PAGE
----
minimum regulations adopted and implemented by federal, state and
local government agencies for mechanical systems in new buildings.
adoption of the new ventilation rates into building codes, we can
expect to see reduced air intake flow in many previously
over-ventilated buildings,” Dennis Stanke,
chair of the 62.1 committee. “With adoption of the new calculation
procedures, we can expect to see improved indoor air quality in many
previously under-ventilated multiple-zone systems. Ventilation
systems with lower outdoor rates compared to the current code reduce
both first costs and energy costs, while system designs that account
properly for air distribution within buildings result in better
indoor air quality than designs based on over-simplified air
current ventilation criteria in the IMC are based on ASHRAE Standard
62-1989. Based on 20 years of IAQ research and experience with
ventilation system design, ASHRAE introduced an improved version of
the standard in 2004 to include the new rates and calculation
procedures. This code change makes both the IMC and the 2006 Uniform
Mechanical Code consistent with the ASHRAE standard.
new ventilation rate procedure requires designers to account for
pollutant sources from both the building and its occupants, and to
account for the efficiency of different ventilation systems when
delivering outdoor air to the breathing zone,” Stanke
new requirements will be included in the 2007 IMC Supplement.
(May 30, 2007) Organizations
Collaborate to Provide IAQ Guidance
organizations related to the built environment are collaborating to
provide advanced indoor air quality (IAQ) design guidance for the
industry. The collaboration will develop a book and professional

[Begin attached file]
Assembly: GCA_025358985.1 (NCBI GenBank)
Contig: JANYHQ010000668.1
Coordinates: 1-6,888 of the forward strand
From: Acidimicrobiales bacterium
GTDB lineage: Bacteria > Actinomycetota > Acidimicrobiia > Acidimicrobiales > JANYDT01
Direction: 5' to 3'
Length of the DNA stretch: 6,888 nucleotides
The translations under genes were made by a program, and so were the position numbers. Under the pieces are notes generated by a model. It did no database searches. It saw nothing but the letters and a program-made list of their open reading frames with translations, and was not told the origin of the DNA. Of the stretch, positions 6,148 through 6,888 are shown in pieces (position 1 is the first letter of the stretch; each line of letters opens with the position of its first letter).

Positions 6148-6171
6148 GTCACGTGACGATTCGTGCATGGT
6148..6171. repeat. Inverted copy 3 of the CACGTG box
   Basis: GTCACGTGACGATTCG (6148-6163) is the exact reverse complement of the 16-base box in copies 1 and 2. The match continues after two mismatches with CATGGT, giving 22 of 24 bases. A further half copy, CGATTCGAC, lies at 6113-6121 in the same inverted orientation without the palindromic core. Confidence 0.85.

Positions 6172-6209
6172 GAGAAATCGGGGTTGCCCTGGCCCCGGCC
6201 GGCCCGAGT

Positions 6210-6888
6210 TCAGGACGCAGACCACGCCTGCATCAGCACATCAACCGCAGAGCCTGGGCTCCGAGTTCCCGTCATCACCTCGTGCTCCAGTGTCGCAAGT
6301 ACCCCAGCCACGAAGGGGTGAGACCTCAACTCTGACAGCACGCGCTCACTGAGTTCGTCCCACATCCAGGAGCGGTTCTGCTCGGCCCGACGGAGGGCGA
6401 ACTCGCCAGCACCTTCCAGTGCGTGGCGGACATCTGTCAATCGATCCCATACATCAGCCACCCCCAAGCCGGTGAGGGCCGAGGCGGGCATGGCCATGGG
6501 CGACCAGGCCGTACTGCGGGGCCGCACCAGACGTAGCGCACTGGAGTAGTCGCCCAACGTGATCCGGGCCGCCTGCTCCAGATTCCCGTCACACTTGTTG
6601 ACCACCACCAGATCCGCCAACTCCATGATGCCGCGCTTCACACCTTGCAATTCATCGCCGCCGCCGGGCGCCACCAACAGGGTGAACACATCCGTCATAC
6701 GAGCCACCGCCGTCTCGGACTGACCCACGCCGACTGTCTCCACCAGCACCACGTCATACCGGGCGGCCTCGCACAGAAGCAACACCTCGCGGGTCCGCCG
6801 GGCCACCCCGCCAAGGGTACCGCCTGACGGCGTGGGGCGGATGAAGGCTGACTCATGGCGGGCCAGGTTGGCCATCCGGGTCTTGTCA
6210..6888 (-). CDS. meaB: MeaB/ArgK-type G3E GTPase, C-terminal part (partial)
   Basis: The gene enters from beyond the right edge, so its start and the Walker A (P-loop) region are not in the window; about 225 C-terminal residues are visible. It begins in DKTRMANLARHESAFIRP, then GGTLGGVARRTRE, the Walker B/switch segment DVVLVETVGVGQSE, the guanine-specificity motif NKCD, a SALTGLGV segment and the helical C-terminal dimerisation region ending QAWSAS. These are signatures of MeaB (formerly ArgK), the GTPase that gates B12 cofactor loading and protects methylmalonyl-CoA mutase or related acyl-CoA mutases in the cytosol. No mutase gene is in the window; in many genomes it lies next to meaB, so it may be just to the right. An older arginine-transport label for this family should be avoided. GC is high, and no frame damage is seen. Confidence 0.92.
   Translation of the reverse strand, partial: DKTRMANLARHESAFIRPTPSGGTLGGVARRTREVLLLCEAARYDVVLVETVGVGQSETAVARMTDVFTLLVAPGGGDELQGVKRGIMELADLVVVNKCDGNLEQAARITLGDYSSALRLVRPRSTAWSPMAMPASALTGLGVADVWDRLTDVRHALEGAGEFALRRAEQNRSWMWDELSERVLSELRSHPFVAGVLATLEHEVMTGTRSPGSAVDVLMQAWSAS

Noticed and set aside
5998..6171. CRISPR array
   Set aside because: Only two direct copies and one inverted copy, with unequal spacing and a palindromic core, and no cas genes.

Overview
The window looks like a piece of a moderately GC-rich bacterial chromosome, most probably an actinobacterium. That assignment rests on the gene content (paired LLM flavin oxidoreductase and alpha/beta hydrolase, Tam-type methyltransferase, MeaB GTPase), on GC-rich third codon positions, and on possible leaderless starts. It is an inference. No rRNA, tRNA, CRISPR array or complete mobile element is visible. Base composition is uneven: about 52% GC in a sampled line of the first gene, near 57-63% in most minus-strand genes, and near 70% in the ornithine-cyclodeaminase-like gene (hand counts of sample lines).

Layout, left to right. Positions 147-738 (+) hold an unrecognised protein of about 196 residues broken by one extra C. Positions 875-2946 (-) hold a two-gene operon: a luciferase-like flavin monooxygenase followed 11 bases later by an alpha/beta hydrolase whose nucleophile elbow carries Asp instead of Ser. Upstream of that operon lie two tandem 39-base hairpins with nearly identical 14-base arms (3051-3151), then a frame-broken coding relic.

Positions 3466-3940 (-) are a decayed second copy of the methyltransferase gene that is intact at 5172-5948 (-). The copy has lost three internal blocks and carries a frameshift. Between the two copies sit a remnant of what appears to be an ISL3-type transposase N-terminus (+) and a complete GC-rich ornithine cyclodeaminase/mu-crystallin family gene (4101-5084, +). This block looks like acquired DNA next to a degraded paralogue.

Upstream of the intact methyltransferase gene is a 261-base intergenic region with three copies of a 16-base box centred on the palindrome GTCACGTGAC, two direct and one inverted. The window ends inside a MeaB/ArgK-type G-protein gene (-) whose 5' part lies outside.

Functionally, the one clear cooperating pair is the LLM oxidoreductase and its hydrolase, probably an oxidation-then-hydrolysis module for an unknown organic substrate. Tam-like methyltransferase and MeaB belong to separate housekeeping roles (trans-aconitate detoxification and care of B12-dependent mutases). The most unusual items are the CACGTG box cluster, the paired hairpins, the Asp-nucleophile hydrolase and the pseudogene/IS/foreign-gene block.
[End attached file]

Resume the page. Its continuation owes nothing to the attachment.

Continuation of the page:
development course that will describe an integrated process for
achieving improved IAQ in all elements of a building.
organizations are the American Society of Heating, Refrigerating and
Air-Conditioning Engineers (ASHRAE), the American Institute of
Architects (AIA), the Building Owners and Managers Association
(BOMA), the U.S. Environmental Protection Agency (EPA), the Sheet
Metal and Air Conditioning Contractors’ National Association
(SMACNA), and the U.S. Green Building Council (USGBC). The groups
recently formalized the collaboration through a memorandum of
book and course will give guidance to designers and builders so that
buildings may be constructed, operated and maintained to improve IAQ
without constraining the building function or the comfort and
productivity of the occupants,” said Andrew Persily,
chair of the steering committee overseeing the project.
year, ASHRAE was awarded a $510,000 three-year cooperative agreement
with the EPA to develop the Advanced Indoor Air Quality (IAQ) Design
Guide for Non-Residential Buildings. The book will assist building
professionals in implementing high-performance designs and improving
building IAQ performance in a broad range of buildings. The book is
expected to be published in April 2009 and followed later in the year
by the course.
(May 22, 2007) ASHRAE
Publishes New Standard 62.1
ASHRAE’s new 2007
ventilation standard contains key changes impacting ventilation system
designers and their designs. ANSI/ASHRAE Standard 62.1-2007, Ventilation for Acceptable
Indoor Air Quality, sets minimum ventilation rates and
other requirements for commercial and institutional buildings.
new standard includes requirements for the separation of areas with
environmental tobacco smoke (ETS) from areas without ETS in the same
building. Although some local building and health codes prohibit
smoking indoors in many buildings and locations, other codes allow
smoking in designated areas. In buildings that allow smoking in
designated areas, effective separation of ETS areas ensures “ETS-free”
areas contain little or no ETS-related contaminants. The new separation
requirements help designers ensure effective separation, according to
Dennis Stanke, committee chair.
change clarifies of how designers must analyze mechanical cooling
systems to help limit space relative humidity. Many buildings suffer
from air quality problems related to dampness, including mold and other
microbial growth. In the past, the standard required a design analysis
at specified load conditions, in an effort to
demonstrate that a given design approach in a given climate could
successfully limit space RH to 65 percent or less.
load conditions could be confusing and difficult to establish,” Stanke said. “The new requirements include a
specific easy-to-establish load condition. Each system must be analyzed
to check its dehumidification performance at this challenging condition
to help designers make system configuration and control choices that